Watford is planning to adapt the book for television via his Tyler Street Films partnership with Jack Manning III and Tiffany Elle Burgess; all are graduates of Hampton University, a Historically Black College in Virginia.
Published by the Chicago Review Press in 2018, the book explores Martin Luther King’s Jr. life as a student at Crozer Theological Seminary in Pennsylvania and his romance with a white woman, Betty Moitz, who was the daughter of the school dietitian. The deal was negotiated by entertainment attorney Laverne Berry Esq. on behalf of Divine Write Pictures and Susan Schulman on behalf of Patrick Parr and Chicago Review Press.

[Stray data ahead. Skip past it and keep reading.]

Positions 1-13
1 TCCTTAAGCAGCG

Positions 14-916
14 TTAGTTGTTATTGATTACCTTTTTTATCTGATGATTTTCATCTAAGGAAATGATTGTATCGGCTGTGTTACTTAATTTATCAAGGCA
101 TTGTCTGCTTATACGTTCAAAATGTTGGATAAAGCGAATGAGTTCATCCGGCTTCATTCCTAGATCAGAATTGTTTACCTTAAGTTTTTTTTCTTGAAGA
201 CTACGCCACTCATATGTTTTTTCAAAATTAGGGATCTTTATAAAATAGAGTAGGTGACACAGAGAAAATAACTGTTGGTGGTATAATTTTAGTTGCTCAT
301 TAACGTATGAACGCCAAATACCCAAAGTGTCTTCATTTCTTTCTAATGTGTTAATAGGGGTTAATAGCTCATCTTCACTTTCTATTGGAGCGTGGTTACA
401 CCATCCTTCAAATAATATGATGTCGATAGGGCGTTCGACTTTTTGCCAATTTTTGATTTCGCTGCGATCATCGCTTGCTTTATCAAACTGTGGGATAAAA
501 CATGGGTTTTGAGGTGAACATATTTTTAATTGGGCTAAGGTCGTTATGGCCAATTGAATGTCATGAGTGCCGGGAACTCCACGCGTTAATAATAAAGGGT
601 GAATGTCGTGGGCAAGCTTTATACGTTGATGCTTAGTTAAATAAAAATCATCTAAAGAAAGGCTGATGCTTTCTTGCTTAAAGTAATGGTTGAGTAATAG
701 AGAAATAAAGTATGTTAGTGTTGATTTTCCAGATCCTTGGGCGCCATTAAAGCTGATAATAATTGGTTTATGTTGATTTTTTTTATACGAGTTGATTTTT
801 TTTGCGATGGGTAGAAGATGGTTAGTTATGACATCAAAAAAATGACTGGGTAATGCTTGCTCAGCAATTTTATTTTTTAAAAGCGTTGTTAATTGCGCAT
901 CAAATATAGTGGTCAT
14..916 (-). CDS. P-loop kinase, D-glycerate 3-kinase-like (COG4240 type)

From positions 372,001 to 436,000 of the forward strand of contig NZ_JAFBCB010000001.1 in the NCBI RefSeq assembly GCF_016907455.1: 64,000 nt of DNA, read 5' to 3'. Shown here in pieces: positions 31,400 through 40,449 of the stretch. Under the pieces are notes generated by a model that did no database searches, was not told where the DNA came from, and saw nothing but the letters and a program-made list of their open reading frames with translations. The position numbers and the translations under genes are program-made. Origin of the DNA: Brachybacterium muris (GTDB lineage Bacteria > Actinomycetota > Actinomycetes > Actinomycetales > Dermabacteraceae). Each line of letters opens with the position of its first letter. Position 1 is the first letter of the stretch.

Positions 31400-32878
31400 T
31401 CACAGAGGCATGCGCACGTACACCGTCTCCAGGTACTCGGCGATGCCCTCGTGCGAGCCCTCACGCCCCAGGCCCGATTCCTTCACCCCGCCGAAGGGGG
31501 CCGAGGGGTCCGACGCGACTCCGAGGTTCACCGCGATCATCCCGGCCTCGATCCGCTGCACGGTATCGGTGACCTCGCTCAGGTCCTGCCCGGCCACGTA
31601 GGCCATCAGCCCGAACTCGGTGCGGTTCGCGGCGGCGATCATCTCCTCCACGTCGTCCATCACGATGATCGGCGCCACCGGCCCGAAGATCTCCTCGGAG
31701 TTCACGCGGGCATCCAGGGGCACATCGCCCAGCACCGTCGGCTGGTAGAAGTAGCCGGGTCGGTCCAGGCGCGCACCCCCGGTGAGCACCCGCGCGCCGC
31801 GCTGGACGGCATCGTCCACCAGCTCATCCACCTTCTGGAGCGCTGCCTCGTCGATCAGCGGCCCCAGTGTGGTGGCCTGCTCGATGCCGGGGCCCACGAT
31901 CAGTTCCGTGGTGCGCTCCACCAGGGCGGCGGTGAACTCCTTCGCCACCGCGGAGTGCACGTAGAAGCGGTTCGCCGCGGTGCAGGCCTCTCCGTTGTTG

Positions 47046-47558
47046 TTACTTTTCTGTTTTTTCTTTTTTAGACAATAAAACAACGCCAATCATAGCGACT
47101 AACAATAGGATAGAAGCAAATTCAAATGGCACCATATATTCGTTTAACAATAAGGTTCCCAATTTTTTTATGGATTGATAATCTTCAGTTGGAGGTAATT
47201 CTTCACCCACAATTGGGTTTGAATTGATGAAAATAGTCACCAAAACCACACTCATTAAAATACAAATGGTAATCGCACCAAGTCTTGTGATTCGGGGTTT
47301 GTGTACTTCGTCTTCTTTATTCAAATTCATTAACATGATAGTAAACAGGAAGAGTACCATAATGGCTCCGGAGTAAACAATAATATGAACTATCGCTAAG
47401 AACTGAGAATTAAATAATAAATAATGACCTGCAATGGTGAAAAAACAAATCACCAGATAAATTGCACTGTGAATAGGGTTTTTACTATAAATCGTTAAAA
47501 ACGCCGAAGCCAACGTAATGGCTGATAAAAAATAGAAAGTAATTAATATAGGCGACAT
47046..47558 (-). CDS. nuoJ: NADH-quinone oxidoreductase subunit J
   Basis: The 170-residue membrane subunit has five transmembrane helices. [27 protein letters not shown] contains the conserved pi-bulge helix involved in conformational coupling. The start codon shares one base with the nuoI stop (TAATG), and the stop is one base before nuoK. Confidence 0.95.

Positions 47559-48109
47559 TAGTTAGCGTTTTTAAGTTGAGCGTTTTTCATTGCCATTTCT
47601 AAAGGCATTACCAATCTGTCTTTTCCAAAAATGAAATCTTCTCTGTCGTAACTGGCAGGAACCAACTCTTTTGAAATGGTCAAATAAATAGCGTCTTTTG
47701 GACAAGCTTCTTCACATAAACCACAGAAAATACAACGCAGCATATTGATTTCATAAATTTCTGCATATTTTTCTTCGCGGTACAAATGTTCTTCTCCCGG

“I’m always attracted to stories that have incongruence as a central theme, so when I first read about Dr. King’s relationship with Betty Moitz in the press, I was intrigued—as I imagine most people probably were,” Watford said.
The director-writer does make clear his intentions for acquiring the story.
“We’re always aware of the ways in which our heroes have impacted us during our formative years, but it’s rare that we get an authentic glimpse into the events and people who shaped them into these legendary people we celebrate today,” Watford said. “We also never get an opportunity to envision them, truly and fully as human beings. So the goal is to introduce us to the variety of people that influenced MLK’s life during that time.”
Tyler Street Films’ previous credits include Flipped, Catharsis and the animated short Skin Like Mine.